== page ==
Loose Canons11.03.16

Loose Canons: Virginia Frankovich

Loose Canons is a series where we invite artists we love to share five things that have informed their work. Meet the rest of our Loose Canons here.

Director and theatre-maker Virginia Frankovich (Bed, If There's No Dancing at the Revolution, I'm not Coming) returns to the Basement Theatre this month with an immersive performance piece set in two moving cars. Sprawling across Auckland's CBD, CAR is an explosive, absurd, intimate chase for an unknown kind of utopia.

Ryan Trecartin

I was first introduced to Trecartin’s work at the Venice biennale in 2013 and it really blew me away. I remember sitting in a hot stuffy arena, mesmerised and disturbed by his films. They were these oversaturated, fast-paced montages of a world that seemed so familiar yet so foreign. I love how his work transcends time, space, gender and sexuality. Someone described his work as ‘sci-fi theatre of the absurd for our manically paced YouTube era’ which sums it up nicely I think. His characters are larger than life and the relentless camera shots of often-grotesque subjects makes me feel kind of sick. I like art that elicits a physiological response.


Every show I’ve ever made draws influence from this film. At one point I contemplated CAR just being me driving people around with a projection of the film on the bonnet (the alternative would be Terry Gilliam’s Brazil). I think I love it so much because of my obsession with death and Catherine O’Hara. I fell in love with the idea that once you die, you’re given an incomprehensible manual that tells you all of the answers. It opened my imagination to what could exist in the afterlife. I love all the characters they meet and how they take on surreal qualities, like the man who smokes too much manifesting as a giant body made of ash. I really enjoy films that have theatricality to them. One day, I will create a stage version of this winner film.


I went to Europe for the first time in 2013 to go to clown school. It was so fantastic being in a foreign city where I didn’t know anyone. It was so appealing that I didn’t come home for about two years. I found myself living out all of the clichés of the Great European Getaway - dating French men named François who ordered escargots; living as a depressed nanny in London, writing journal entries from my attic room and sleeping on the floor; drinking gallons of beer in Prague; beach holidays in the Balearic islands, etc. etc.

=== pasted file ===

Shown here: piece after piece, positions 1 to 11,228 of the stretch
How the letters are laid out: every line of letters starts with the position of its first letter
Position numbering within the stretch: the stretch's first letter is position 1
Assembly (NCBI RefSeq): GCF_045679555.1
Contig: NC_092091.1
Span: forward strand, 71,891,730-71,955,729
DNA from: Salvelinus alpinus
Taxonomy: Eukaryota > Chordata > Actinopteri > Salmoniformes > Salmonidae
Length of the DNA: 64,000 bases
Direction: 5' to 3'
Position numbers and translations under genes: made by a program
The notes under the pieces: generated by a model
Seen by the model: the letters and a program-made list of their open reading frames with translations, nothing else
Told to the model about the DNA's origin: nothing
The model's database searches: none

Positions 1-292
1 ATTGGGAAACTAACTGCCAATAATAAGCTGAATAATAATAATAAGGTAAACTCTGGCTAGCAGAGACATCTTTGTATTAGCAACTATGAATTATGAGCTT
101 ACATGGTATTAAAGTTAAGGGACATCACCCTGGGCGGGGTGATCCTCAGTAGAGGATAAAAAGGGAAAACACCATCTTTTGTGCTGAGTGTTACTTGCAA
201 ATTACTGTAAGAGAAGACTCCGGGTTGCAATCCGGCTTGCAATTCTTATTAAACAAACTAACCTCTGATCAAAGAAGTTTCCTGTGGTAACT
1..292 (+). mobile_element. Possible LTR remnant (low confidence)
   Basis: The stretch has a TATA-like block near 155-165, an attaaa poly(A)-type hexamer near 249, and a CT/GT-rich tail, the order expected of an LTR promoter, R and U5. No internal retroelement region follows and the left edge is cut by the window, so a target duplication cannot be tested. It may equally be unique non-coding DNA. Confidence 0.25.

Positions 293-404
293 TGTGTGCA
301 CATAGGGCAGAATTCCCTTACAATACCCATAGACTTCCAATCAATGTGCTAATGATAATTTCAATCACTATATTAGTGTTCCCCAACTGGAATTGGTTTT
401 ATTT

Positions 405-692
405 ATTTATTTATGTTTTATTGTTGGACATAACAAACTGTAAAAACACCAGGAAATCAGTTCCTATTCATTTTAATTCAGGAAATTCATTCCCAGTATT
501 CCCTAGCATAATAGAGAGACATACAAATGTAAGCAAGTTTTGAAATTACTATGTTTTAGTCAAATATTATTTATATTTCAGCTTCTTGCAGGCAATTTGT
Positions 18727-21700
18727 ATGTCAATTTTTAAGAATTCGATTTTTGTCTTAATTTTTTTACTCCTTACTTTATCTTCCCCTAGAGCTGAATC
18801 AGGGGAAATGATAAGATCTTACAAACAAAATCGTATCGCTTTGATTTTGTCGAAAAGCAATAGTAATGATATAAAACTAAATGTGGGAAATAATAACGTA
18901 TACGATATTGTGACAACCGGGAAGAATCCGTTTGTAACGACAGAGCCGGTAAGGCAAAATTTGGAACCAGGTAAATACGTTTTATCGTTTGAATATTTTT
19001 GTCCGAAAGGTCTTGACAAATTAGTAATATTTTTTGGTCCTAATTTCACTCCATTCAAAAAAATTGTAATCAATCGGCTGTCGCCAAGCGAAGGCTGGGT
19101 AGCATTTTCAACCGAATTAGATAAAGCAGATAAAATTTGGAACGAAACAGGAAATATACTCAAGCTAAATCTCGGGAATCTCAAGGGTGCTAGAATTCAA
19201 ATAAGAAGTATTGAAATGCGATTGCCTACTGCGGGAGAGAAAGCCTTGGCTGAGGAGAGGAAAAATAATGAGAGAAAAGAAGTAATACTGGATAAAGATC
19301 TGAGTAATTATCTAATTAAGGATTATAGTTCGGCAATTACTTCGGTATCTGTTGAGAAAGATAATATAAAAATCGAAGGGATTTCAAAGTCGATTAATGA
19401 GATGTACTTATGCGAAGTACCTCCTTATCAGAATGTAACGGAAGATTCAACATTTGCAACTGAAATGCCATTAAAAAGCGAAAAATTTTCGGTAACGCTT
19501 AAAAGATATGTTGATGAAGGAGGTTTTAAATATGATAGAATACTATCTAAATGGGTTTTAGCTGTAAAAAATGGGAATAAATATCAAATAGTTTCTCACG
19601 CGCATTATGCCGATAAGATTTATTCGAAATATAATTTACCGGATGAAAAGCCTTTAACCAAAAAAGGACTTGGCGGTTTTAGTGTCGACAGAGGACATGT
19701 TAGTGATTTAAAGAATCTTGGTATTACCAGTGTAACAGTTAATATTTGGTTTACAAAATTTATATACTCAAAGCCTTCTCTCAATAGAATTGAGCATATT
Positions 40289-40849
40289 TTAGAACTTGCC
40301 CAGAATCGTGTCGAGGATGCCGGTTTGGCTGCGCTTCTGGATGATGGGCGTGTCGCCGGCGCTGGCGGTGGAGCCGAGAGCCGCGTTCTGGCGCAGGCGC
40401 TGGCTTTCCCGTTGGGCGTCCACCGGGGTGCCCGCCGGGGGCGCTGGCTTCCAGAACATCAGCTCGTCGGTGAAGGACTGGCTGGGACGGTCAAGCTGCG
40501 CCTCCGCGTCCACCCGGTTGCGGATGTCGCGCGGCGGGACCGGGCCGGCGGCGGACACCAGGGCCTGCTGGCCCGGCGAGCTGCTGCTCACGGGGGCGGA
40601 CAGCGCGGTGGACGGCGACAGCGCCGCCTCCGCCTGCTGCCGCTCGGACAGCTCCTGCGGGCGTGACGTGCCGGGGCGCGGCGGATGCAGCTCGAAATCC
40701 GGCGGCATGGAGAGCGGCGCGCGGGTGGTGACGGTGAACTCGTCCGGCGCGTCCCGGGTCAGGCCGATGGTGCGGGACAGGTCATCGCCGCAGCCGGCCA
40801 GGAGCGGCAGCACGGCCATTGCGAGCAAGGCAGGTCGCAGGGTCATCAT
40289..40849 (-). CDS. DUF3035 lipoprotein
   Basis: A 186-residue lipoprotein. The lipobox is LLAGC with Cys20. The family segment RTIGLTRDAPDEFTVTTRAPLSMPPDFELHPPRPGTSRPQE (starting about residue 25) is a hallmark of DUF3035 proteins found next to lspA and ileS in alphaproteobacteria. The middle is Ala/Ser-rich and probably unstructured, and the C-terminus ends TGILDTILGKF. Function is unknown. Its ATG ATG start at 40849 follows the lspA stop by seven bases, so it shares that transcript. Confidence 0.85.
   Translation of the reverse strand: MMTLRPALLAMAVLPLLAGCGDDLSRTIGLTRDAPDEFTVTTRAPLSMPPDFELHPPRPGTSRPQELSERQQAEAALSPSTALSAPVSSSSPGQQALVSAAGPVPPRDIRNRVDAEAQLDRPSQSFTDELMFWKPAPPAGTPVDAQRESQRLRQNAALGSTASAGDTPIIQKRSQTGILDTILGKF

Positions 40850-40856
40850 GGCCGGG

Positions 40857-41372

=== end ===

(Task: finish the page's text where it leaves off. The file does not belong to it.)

I managed to create a nice new group of friends, had a boyfriend and mastered how to use the tube. But despite living out my fantasies, I’d still find myself sobbing into the Skype screen as I watched my family and friends at home. Finally returning to New Zealand due to a family illness, I returned with a completely new appreciation for our country. Being back, it wasn't long before I began dreaming of Europe again. I imagine I’ll always wrestle with this dilemma of wanting to be wherever I am not.

Punchdrunk/ Gob Squad

I clung onto the pages of Gob Squad and the Impossible Attempt To Make Sense of It Allas my bible during the weeks leading up to CAR opening. Having not made immersive theatre before, it was comforting reading about a company who were dealing with the same things I was – abuse from the public, property and trespassing issues.

Reading about the relationship they foster between their work and ‘risk’ was inspiring and gave me confidence that what I was experiencing was exciting and would help inform the work. The immersive work of Punchdrunk has been similarly inspiring. They used to create shows for one audience member per night without sacrificing the epic-ness or grand-scale nature of the production. I’m in love with the idea of creating an intimate and personal experience for a small audience – blurring the lines between audience and performer. Within the intimacy of a car, the theatre very much becomes about the relationships between all of the individuals within the vehicle. They are a part of the show whether they like it or not.

John Bolton

Before I met this majestic theatre/life guru, I don’t think I knew how to make my own work. I don’t even think I knew that I wanted to make my own work. Studying with John opened my world up to my favourite genres of performance: clown, bouffon and melodrama. Every week we had to devise a new piece of work, perform it for him, and have it be critiqued, and then we were to chuck it away and start something fresh the following week. This process of constant creating was invaluable for me - and confirmed the importance of ‘doing’ as opposed to just thinking about things in my head. He taught me not to be precious and that you have to create a whole lot of shit before you find one tiny great piece of theatre. He also taught me to ‘go too far’ - words of advice I will cling onto forever.

CAR is at Basement Theatre
1-12 March

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The Pantograph Punch publishes urgent and vital cultural commentary by the most exciting new voices in Aotearoa.

The Pantograph Punch publishes urgent and vital cultural commentary by the most exciting new voices in Aotearoa.

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